Remember, younger readers out there, this wasn’t just a faster version of the same old thing, like we generally see with computers today. This was a time when most every new computer brought with it an entirely new operating environment. To embrace a new platform in those days was to venture into unexplored shoals. (It was a thrill I experienced many times, but one that I lament new users today will never know.)
From that day until the day in late October 1985 when I brought my Amiga 1000 home from Chaney Computer in Newport News, VA — the first Amiga 1000 sold in the state of Virginia — I was transfixed by that copy of Personal Computing. I carried it everywhere, even to school, and read it constantly. I read it over and over and lusted and imagined and, in time, I pretty much wore it out. And sadly, like most of the computer magazines I had back in the early days (many of which I’ve reacquired in more recent years), I’m not sure where it went off to.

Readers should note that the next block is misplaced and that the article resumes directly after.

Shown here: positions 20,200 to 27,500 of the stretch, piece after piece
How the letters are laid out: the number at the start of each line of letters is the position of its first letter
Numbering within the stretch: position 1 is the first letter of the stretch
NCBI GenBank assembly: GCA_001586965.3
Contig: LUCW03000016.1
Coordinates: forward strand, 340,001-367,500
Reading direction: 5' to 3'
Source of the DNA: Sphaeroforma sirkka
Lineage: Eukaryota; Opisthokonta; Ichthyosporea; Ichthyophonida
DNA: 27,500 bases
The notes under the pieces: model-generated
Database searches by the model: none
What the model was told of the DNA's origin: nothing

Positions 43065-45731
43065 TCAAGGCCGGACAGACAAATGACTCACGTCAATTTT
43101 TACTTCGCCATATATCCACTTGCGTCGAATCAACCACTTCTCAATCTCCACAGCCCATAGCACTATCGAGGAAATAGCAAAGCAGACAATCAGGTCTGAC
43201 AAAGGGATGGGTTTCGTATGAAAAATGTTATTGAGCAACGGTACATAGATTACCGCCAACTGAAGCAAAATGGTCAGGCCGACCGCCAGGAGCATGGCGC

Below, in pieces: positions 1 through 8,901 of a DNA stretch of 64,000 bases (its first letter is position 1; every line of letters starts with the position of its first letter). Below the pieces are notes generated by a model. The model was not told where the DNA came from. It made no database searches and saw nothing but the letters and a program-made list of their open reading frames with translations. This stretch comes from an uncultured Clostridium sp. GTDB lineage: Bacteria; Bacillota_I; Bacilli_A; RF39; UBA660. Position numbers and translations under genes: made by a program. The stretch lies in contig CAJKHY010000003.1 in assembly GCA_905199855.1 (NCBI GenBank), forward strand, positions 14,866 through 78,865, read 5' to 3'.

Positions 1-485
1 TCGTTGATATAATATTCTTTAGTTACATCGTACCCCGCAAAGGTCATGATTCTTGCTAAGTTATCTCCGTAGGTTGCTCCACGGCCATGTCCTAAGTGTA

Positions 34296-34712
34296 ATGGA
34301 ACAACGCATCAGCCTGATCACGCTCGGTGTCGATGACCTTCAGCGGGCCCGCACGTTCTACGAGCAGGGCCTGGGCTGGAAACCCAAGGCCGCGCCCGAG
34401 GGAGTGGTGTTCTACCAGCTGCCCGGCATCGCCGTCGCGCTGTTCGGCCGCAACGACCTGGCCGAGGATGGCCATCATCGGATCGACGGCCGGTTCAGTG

The degree to which that magazine impacted my life at the time was so dramatic that, a few years back, I sought to locate a copy, to have a look at what it was that sustained me so, until I had my hands on the hardware. I’ve had an eBay automated search in place for three years, at least, but I’ve never found a copy.
Well, I recently posted a request for the magazine over at Amiga.org and, as good fortune would have it, a reader there had scanned the magazine some years before and was able to provide me with a series of images that captured every page of Amiga coverage in that issue. Hats off, JimS, and many thanks.